Whilst the football season has been over for a couple of months in Malaysia and most of the nearby countries, the Indonesian Soccer Championship has been dragging its feet. As there’s a direct flight from Kuala Lumpur to Padang in Sumatra, Jen and I popped over for the weekend to take in a top division game between Semen Padang (yes, really) and Gresik United from East Java.
I was looking forward to checking in to our Padang hotel as the booking information made it clear that couples would have to produce a marriage certificate. When you have the added bonus of being able to legitimately make the reservation under the names ‘Mr and Mrs Smith’ I was hoping for some Basil Fawlty style fun before eventually handing over the certificate.
Sadly, we must have looked too respectable for the trip to be for any extra-marital monkey business and we weren’t asked for any documentation other than our passports, which these days both show the same surname.
Padang is a seaside town that doesn’t really seem to be a tourist destination. Bit like Skinningrove, really, although with fewer burning tyres. It’s more the sort of place that people land at before moving on to somewhere with a bit more going on. I quite liked it though and we had a couple of walks along the river and the coast.
I’m not sure that they get too many strangers in Padang. Everywhere we went people called out a welcome to us, even if they were passing on a scooter and would be ten yards into the distance before the greeting could be acknowledged.
We passed a school graduation ceremony and were pleaded with to come in. People were turfed out of their chairs to make way for the two new guests of honour and we were given food and drink whilst posing for photographs with everyone present. After ten minutes we tried to make out escape and had to submit to even more photos as people took their last opportunity to record our presence.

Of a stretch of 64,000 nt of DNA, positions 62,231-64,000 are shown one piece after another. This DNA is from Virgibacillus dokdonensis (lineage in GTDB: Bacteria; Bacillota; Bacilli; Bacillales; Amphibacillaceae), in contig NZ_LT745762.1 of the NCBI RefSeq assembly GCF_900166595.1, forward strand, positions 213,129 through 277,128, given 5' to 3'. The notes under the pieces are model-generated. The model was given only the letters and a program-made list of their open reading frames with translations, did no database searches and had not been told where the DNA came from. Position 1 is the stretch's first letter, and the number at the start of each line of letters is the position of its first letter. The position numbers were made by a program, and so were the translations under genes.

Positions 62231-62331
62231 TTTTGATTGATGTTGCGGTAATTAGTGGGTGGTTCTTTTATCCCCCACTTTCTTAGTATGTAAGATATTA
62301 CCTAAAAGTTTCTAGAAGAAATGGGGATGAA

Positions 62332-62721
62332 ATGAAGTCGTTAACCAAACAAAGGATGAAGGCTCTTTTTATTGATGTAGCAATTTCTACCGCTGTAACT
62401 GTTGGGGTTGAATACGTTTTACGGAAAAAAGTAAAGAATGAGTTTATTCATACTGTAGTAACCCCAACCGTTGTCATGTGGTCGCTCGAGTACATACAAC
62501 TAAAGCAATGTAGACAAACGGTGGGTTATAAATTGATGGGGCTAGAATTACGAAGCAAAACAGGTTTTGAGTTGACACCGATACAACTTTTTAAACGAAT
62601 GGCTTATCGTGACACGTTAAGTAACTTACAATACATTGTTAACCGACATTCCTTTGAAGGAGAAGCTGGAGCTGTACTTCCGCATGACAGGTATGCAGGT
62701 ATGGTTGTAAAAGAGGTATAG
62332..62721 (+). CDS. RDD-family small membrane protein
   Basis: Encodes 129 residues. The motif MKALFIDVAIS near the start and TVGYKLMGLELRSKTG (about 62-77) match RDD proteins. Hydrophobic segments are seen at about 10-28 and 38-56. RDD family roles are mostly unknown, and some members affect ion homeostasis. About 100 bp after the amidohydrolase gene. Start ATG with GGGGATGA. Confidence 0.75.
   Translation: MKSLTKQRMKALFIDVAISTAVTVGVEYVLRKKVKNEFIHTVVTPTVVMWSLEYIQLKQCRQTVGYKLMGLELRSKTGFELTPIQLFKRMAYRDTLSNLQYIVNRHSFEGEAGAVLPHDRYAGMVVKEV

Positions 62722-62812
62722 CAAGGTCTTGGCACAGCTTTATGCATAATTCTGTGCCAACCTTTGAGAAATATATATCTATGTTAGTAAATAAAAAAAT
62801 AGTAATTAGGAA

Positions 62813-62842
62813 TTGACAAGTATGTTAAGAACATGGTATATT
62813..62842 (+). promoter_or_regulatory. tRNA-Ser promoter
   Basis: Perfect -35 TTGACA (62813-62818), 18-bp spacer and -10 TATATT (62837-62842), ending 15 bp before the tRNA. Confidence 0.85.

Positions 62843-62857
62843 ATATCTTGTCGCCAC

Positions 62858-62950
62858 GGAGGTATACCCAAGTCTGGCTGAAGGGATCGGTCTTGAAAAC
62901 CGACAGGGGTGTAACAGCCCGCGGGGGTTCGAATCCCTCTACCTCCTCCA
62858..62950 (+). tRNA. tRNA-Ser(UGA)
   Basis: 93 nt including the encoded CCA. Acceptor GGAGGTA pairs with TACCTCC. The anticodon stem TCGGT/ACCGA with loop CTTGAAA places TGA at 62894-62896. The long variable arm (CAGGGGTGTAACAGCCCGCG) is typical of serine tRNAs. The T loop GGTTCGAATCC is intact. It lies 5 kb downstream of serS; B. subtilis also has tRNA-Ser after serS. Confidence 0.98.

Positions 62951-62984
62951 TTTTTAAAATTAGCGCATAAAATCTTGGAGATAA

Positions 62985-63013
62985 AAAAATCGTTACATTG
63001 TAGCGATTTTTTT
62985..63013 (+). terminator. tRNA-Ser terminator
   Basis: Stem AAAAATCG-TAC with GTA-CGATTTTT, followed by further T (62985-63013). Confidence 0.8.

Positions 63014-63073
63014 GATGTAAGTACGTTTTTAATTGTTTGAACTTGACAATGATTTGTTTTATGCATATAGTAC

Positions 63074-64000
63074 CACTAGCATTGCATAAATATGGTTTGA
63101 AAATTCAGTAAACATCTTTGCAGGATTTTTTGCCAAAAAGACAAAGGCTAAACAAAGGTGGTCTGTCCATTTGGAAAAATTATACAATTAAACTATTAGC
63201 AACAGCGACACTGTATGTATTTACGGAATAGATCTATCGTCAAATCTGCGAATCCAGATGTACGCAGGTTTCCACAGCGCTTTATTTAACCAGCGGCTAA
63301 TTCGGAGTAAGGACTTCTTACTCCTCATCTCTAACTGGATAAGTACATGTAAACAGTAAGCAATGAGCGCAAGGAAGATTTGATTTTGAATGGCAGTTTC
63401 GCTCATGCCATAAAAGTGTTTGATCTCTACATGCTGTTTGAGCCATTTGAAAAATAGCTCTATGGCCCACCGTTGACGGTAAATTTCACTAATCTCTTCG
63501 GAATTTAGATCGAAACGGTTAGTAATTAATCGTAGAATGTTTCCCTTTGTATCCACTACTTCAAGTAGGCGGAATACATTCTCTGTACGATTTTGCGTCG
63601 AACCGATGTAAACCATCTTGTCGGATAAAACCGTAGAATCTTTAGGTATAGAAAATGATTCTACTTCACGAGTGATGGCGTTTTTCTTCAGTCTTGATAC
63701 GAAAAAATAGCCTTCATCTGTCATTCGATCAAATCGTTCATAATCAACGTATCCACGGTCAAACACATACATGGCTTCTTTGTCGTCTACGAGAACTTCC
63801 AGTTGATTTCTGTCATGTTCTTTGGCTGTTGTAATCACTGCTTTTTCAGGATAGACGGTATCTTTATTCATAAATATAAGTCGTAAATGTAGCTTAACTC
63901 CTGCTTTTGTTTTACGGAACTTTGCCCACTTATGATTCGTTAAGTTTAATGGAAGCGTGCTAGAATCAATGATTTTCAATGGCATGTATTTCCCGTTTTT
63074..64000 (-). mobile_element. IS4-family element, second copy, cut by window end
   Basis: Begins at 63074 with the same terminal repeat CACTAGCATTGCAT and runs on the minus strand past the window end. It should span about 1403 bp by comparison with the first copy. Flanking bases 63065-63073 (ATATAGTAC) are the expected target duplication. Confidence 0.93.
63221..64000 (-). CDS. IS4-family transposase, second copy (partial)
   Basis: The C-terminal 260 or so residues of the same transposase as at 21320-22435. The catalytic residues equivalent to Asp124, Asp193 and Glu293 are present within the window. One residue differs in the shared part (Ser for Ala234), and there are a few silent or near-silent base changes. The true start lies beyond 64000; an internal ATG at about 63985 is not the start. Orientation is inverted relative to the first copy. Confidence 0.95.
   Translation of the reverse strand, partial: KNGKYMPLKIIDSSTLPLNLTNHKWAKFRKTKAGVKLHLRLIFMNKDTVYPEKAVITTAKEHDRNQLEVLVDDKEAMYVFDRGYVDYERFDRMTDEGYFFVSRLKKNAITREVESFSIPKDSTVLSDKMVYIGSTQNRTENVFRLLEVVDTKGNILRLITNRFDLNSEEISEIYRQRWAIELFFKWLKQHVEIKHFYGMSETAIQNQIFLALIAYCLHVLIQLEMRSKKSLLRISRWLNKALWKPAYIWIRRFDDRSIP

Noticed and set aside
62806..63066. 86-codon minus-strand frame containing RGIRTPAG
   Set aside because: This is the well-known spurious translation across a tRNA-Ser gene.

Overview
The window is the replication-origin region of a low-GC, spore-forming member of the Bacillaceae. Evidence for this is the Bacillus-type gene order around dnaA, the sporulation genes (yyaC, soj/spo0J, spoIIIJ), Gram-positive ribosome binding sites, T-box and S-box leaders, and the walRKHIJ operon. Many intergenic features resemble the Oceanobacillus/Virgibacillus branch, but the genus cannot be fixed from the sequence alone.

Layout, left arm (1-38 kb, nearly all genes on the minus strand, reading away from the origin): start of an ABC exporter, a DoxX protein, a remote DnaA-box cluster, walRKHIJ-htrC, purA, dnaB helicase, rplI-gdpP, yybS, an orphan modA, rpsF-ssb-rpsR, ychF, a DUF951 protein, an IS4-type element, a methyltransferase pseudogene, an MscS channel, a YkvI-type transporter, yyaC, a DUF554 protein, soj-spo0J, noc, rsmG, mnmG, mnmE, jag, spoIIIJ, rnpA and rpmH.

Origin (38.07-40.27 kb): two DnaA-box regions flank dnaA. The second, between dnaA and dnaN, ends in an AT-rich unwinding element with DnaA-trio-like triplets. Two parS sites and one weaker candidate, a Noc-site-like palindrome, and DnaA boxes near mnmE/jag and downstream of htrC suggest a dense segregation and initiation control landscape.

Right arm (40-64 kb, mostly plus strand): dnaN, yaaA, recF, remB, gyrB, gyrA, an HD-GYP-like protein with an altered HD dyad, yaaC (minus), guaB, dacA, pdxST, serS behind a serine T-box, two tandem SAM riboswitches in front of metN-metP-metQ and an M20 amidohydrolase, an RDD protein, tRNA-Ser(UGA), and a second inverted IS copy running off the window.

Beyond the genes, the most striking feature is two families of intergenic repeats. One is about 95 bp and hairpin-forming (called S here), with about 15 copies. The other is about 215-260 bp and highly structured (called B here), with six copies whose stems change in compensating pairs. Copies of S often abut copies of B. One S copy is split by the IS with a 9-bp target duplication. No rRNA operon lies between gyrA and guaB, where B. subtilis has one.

I’ve never had any desire for fame and ten minutes of having to pose for shot after shot with people I didn’t know reinforced my view that it wouldn’t be fun at all. I can see how celebrities get a bad press though as you only need one person to be disappointed and nobody will remember the twenty photos that you did pose for.
Before the game we called into some museum in a nearby park where we had a similar welcome, with groups of kids following us around as if we were dishing out handfuls of sweets or tickets for Top of the Pops.
One young lad was waving a small cage that contained two finch-like birds. There was just enough room for them to stand up and they seemed to spend most of their time bouncing off the interior of the cage. It’s unlikely that they would have survived much longer in that cage than goldfish would have done. I tried to get a photo but had to settle for one of the whole family. You can see the cage on the ground though if you look closely enough.
Later that day we took a taxi to the Stadion GOR Haji Agus Salim. With half an hour to go to kick-off it was busy outside, although I suspect that most people were selling or buying stuff rather than intending to go to the match.
Jen bought a couple of football shirts with the home team’s name on the front. After all, what girl wouldn’t relish Semen being splattered all over her chest?